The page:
19. 19. Incidence of other endocrine and autoimmune diseases in patients with autoimmune adrenalitisThyroid disease Hypothyroidism 8 Nontoxic goiter 7 Thyrotoxicosis 7Gonadal failure Ovarian 20 Testicular 2Insulin-dependent diabetes mellitus 11Hypoparathyroidism 10Pernicious anemia 5None 53
  20. 20. Others• Adrenal infiltration – Metastases (rare), lymphomas, sarcoidosis, amyloidosis, hemochromatosis• Adrenal Hemorrhage – Meningococcal sepsis, Primary APLA• X linked adrenoleukodystrophy – Accumulation of VLCFA – 50% cerebral ALD, 35% adrenomyeloneuropathy, rest - primary adrenal insufficiency• Adrenal hypoplasia congenita – X-linked disorder (DAX-1) – congenital adrenal insufficiency – hypogonadotrophic hypogonadism• Familial glucocorticoid deficiency – Rare autosomal recessive – Resistance to ACTH – MCR-2. MRAP• Triple A or Allgroves syndrome – ACTH resistance, achalasia, and alacrima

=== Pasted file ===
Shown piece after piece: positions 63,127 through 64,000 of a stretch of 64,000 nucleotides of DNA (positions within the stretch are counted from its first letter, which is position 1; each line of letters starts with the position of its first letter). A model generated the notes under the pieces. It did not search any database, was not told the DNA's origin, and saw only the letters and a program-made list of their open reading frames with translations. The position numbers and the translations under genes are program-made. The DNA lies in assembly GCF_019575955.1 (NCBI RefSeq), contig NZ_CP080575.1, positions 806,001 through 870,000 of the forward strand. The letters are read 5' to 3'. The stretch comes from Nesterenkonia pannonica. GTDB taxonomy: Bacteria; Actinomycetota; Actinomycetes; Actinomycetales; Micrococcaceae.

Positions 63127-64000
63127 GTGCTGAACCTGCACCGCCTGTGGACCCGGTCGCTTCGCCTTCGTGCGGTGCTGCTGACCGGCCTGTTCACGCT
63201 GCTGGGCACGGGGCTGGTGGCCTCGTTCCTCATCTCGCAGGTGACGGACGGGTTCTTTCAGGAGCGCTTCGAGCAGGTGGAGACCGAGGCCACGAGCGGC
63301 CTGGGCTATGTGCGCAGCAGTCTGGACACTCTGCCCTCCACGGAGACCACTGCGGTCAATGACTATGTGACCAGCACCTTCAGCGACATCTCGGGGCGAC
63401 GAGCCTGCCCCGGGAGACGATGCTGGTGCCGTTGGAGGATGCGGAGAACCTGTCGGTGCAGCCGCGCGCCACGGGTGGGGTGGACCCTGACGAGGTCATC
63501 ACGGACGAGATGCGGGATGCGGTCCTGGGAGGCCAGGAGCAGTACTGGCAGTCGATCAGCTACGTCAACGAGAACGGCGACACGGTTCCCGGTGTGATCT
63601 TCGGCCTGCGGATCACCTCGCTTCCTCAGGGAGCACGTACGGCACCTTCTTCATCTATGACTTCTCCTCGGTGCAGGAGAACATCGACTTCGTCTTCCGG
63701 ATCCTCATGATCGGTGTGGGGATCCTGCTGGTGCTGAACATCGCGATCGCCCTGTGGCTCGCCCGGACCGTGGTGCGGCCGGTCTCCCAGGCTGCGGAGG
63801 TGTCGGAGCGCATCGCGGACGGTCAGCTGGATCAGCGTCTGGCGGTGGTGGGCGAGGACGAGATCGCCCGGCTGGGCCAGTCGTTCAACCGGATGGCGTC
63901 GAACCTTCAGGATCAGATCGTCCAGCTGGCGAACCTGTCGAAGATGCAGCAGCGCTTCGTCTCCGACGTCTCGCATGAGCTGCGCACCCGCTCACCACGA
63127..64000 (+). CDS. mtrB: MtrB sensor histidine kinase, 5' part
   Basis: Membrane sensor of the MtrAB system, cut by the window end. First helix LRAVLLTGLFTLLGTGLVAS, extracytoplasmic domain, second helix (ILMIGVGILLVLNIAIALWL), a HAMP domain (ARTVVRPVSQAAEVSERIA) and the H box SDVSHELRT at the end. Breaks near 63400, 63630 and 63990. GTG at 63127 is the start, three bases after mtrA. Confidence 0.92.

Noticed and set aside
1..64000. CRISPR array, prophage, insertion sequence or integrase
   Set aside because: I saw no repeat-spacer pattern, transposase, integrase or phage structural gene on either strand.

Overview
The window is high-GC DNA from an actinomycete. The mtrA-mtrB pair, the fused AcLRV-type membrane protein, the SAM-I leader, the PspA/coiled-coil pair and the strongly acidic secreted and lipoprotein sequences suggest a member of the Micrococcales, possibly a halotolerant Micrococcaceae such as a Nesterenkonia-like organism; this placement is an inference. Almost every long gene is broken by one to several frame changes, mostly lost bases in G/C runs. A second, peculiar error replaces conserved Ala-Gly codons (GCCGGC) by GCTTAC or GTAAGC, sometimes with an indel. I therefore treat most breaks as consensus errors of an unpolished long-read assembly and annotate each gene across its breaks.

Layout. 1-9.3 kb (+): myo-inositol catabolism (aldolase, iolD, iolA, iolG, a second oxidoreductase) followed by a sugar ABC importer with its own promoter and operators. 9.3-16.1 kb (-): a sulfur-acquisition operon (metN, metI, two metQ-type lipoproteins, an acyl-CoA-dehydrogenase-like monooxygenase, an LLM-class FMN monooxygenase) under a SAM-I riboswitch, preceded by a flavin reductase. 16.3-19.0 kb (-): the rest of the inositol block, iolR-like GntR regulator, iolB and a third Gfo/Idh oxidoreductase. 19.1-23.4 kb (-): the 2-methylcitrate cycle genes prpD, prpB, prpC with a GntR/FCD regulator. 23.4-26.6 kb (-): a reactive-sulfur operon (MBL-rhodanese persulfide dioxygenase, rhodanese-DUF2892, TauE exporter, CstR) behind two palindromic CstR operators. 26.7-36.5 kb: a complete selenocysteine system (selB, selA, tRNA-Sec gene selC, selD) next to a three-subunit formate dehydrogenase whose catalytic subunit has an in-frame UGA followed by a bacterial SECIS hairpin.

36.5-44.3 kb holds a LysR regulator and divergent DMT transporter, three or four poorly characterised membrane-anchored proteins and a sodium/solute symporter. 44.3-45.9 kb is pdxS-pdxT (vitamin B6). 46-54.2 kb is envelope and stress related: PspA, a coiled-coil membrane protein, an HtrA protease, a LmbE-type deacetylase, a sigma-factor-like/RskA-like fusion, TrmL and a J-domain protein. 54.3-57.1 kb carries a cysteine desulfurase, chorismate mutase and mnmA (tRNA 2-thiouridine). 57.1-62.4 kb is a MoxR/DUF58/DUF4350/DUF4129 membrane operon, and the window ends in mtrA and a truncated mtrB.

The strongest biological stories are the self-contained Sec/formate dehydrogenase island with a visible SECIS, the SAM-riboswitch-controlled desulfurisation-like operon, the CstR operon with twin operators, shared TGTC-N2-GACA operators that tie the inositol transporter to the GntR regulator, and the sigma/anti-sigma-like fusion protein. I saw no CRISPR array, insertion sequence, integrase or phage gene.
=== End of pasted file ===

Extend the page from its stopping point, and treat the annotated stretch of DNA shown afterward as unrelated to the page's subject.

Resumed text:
21. 21. • Congenital Causes – Congenital Adrenal Hyperplasia – factors regulating adrenal development and steroidogenesis (DAX-1, SF-1), cholesterol synthesis, import and cleavage (DHCR7, StAR, CYP11A1), and elements of the adrenal ACTH response pathway (MC2R, MRAP)